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Lord Carver: My Lords, I thank the Minister for that extremely interesting Answer. Does he agree that when people ask loose questions--for example, questions about the annual cost of Trident--the figures should be
The Earl of Carlisle: My Lords, does the Minister agree that the sizeable sum of nearly £1 billion a year could be better spent elsewhere within the defence budget? Will he consider spending it on re-equipping and retraining the armies of the eastern European nations such as the Baltic States, Estonia, Latvia and Lithuania? Will he also consider putting that suggestion to the Strategic Defence Review?
Lord Gilbert: My Lords, I must start from the premise that this Government, like their predecessors, consider that the money being spent represents good value and I have no doubt that the new constructive Opposition will take the same view. I am interested in the menu of suggestions which the noble Earl put forward, but I do not believe that at this time any of them is a practical way ahead for the Ministry of Defence.
Lord Chalfont: My Lords, does the Minister agree that the sum which he has mentioned, which is a small proportion of the defence budget, is a small price to pay for deterring potential aggressors in a world in which the weapons of mass destruction and the means of delivering them are in the arsenals of an increasing number of dangerous and unpredictable regimes?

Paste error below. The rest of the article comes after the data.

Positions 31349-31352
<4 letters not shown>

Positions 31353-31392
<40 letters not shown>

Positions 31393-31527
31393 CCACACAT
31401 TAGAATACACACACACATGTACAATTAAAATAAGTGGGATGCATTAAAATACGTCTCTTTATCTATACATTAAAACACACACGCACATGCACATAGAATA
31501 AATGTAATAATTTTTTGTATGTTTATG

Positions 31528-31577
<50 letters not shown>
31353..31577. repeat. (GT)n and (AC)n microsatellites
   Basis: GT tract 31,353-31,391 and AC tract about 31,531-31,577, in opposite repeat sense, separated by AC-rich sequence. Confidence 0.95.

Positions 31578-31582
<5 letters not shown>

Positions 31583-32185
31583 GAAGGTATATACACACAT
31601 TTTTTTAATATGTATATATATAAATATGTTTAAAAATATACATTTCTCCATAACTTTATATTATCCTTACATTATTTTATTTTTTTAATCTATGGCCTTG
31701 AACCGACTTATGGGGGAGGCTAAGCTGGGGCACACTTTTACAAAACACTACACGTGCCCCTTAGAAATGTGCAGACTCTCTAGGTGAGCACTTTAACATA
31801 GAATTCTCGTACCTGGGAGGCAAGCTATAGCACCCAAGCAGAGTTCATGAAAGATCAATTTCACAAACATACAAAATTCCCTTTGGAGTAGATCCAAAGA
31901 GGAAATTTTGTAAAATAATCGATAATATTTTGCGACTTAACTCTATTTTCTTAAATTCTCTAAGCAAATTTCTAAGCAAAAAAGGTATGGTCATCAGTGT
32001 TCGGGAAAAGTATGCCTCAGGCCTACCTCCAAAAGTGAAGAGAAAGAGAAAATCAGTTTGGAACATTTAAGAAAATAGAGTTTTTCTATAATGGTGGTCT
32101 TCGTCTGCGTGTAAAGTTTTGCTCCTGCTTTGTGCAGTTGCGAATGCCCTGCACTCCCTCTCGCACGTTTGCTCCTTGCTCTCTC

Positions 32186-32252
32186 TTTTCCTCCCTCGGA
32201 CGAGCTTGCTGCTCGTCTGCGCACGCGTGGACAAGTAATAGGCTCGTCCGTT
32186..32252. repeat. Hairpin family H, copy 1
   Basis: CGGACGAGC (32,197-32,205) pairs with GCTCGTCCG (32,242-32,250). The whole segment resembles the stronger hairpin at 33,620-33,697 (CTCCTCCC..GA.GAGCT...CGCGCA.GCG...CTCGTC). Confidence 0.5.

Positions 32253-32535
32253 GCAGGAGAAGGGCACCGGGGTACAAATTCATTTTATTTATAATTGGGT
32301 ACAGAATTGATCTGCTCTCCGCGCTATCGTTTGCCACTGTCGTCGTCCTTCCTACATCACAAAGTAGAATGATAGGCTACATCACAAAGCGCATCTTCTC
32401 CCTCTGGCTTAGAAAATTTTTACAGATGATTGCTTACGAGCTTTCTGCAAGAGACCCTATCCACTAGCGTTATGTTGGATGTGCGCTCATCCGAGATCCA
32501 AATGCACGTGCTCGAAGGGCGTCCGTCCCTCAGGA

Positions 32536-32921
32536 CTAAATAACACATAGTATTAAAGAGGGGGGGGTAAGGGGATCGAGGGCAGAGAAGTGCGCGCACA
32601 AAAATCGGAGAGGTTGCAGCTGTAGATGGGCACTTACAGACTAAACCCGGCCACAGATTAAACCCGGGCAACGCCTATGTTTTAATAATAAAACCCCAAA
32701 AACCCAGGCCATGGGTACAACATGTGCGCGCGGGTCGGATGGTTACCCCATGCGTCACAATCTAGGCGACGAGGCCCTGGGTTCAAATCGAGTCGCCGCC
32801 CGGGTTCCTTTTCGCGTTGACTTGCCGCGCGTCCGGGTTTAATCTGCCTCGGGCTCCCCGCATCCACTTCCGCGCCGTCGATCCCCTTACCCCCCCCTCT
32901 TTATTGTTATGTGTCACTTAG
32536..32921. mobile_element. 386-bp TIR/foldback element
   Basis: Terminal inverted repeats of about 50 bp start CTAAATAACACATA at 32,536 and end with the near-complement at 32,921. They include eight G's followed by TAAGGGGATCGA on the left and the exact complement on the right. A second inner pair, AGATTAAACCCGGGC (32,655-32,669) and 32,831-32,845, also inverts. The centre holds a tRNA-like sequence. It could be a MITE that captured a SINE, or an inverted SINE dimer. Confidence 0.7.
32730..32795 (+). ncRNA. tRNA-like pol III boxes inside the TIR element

Lord Gilbert: My Lords, I am obliged to the noble Lord for his remarks and I agree with him. It may be of interest to the House to note that, for example, the current Russian stockpile of nuclear weapons includes many weapons of the 100 to 200 kilotonne range and some as large as 1 megatonne; that is, 1 million tonnes of high explosive equivalent.
Lord Jenkins of Putney: My Lords, I congratulate my noble friend on the completeness of his Answer. Is he aware that the idea that the money might be better spent elsewhere is well founded? For example, if he were to discontinue the spending of so much money on our nuclear weapons he might be able to assist the Russians to get rid of some of their more dangerous weapons.
Lord Gilbert: My Lords, I am always happy to entertain questions from my noble friend, but I am afraid that I am never likely to persuade him to agree with me on these matters. Obviously, we would rather not be in a position where we had to spend money on any armaments, let alone nuclear armaments, but, unfortunately, we must deal with the world in which we find ourselves.
Lord Gilbert: My Lords, it is always the fate of defence Ministers that their budget must accept many costs which, in my view, are not strictly defence costs. However, the decommissioning costs will be expected to come out of the defence budget.
Lord Lewin: My Lords, I should first declare an interest. At one time I was the operational commander of the Polaris Fleet and, as Chief of the Defence staff, I was responsible for giving military advice to the government of the day as regards the choice of the successor system. I am grateful to the Minister for his reply to my noble friend Lord Chalfont. Will the Minister confirm that the Trident missiles are still assigned to NATO because I believe that our NATO allies, in particular the United States, would view with some dismay any change in that arrangements?